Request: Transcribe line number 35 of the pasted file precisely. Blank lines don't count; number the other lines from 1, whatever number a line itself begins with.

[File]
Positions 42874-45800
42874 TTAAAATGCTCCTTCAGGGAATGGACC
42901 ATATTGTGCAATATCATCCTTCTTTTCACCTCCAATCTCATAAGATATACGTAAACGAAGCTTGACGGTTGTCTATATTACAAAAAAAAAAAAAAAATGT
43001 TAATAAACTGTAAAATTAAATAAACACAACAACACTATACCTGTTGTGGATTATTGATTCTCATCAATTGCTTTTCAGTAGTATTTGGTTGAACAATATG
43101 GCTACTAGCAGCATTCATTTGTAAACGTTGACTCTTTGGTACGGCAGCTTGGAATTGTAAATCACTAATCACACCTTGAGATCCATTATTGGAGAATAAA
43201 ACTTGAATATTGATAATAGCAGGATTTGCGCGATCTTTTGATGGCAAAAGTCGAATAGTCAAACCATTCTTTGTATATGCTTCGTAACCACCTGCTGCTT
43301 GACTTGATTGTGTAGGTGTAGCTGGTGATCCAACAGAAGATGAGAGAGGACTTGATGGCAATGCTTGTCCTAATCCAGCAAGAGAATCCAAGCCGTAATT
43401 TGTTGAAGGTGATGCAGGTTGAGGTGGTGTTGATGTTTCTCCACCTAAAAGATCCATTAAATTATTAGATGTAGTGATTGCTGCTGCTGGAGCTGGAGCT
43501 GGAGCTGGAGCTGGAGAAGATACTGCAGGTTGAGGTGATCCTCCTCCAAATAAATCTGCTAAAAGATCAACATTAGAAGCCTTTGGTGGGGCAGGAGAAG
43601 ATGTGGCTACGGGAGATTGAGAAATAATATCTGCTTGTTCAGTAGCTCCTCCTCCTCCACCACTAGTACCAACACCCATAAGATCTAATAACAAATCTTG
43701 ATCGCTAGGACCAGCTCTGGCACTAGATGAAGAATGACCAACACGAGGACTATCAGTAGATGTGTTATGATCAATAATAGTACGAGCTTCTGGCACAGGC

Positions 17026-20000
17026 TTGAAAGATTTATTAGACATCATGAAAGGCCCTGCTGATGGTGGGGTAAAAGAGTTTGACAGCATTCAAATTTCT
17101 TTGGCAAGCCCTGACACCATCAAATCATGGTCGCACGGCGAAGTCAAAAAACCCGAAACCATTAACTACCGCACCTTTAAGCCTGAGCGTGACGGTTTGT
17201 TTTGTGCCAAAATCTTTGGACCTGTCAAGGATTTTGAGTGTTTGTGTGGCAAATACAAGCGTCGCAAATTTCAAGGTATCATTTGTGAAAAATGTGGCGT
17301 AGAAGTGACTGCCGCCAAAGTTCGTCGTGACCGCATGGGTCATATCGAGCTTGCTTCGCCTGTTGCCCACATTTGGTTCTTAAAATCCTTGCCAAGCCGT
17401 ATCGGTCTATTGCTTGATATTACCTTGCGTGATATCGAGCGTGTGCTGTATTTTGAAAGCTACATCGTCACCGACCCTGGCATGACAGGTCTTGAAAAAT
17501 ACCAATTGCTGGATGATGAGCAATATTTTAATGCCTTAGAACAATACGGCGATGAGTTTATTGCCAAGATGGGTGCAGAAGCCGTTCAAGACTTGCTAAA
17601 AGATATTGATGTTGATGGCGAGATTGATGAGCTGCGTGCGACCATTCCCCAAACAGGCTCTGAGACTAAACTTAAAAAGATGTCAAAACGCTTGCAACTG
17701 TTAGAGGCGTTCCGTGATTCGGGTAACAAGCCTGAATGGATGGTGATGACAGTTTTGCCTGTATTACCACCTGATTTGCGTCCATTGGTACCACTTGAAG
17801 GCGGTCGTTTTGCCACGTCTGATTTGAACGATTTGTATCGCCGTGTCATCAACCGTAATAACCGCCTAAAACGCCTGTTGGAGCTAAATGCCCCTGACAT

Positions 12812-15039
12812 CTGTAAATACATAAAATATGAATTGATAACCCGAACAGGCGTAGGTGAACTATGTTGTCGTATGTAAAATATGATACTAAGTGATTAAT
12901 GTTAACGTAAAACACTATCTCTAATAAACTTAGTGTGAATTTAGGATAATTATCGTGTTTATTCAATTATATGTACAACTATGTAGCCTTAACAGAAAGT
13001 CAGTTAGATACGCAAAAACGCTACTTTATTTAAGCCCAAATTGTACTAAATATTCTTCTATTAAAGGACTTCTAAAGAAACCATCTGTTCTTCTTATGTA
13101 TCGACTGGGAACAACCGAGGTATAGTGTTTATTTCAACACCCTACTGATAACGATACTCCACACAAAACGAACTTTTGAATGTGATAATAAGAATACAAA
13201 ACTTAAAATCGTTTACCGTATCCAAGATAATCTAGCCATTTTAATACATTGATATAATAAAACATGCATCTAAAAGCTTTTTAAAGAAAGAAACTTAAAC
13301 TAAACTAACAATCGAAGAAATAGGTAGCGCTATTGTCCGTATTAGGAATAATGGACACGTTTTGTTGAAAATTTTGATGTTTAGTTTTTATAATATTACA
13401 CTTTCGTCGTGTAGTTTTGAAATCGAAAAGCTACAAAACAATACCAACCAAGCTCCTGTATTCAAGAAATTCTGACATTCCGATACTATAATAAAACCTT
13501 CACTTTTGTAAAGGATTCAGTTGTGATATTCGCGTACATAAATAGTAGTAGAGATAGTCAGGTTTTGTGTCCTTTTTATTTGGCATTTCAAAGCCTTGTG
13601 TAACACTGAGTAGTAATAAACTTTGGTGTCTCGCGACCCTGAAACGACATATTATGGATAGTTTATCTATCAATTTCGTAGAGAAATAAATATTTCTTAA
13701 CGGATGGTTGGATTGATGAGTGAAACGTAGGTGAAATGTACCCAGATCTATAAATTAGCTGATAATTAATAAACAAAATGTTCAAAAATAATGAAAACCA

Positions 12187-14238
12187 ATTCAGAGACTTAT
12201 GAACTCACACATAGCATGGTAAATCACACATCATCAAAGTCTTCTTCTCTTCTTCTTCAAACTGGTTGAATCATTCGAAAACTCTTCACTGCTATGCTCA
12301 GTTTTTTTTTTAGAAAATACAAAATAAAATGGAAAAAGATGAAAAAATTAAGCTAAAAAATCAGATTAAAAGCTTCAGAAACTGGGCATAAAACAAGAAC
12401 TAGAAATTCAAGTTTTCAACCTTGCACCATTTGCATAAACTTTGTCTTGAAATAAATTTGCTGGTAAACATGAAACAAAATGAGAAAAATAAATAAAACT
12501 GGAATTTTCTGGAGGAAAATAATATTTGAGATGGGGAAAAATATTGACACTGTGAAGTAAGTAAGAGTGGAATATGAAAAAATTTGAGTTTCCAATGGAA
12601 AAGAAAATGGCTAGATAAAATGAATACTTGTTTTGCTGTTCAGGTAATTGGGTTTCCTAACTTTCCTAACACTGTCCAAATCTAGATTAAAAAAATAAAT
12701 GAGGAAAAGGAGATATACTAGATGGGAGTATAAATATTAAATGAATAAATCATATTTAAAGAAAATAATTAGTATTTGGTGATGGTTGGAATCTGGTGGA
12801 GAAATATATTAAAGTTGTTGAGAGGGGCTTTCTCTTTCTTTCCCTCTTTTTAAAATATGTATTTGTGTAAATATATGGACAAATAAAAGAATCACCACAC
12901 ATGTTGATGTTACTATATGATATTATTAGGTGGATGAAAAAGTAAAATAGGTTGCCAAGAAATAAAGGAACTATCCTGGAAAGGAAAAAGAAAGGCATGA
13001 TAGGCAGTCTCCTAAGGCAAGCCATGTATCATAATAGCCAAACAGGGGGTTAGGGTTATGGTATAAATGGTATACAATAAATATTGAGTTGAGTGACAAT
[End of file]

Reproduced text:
12201 GAACTCACACATAGCATGGTAAATCACACATCATCAAAGTCTTCTTCTCTTCTTCTTCAAACTGGTTGAATCATTCGAAAACTCTTCACTGCTATGCTCA